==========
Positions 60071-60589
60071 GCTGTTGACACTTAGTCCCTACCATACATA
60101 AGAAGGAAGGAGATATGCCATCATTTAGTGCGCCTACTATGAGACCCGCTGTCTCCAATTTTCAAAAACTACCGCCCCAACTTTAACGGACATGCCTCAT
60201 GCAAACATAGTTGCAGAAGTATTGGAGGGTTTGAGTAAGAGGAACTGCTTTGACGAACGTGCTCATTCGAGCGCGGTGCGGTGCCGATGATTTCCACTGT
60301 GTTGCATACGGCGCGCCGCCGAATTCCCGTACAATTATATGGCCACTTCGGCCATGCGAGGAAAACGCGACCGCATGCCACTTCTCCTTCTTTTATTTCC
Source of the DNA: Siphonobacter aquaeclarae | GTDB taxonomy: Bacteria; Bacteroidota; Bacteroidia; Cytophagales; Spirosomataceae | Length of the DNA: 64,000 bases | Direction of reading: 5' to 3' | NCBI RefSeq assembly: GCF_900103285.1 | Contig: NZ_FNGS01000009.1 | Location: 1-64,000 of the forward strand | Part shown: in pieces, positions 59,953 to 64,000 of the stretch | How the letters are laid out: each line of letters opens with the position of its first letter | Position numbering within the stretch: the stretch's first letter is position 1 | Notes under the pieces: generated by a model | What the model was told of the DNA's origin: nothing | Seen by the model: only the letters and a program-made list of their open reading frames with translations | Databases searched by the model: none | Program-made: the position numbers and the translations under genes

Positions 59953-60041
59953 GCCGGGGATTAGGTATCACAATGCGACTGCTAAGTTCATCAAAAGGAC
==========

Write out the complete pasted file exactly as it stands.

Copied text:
Positions 60071-60589
60071 GCTGTTGACACTTAGTCCCTACCATACATA
60101 AGAAGGAAGGAGATATGCCATCATTTAGTGCGCCTACTATGAGACCCGCTGTCTCCAATTTTCAAAAACTACCGCCCCAACTTTAACGGACATGCCTCAT
60201 GCAAACATAGTTGCAGAAGTATTGGAGGGTTTGAGTAAGAGGAACTGCTTTGACGAACGTGCTCATTCGAGCGCGGTGCGGTGCCGATGATTTCCACTGT
60301 GTTGCATACGGCGCGCCGCCGAATTCCCGTACAATTATATGGCCACTTCGGCCATGCGAGGAAAACGCGACCGCATGCCACTTCTCCTTCTTTTATTTCC
Source of the DNA: Siphonobacter aquaeclarae | GTDB taxonomy: Bacteria; Bacteroidota; Bacteroidia; Cytophagales; Spirosomataceae | Length of the DNA: 64,000 bases | Direction of reading: 5' to 3' | NCBI RefSeq assembly: GCF_900103285.1 | Contig: NZ_FNGS01000009.1 | Location: 1-64,000 of the forward strand | Part shown: in pieces, positions 59,953 to 64,000 of the stretch | How the letters are laid out: each line of letters opens with the position of its first letter | Position numbering within the stretch: the stretch's first letter is position 1 | Notes under the pieces: generated by a model | What the model was told of the DNA's origin: nothing | Seen by the model: only the letters and a program-made list of their open reading frames with translations | Databases searched by the model: none | Program-made: the position numbers and the translations under genes

Positions 59953-60041
59953 GCCGGGGATTAGGTATCACAATGCGACTGCTAAGTTCATCAAAAGGAC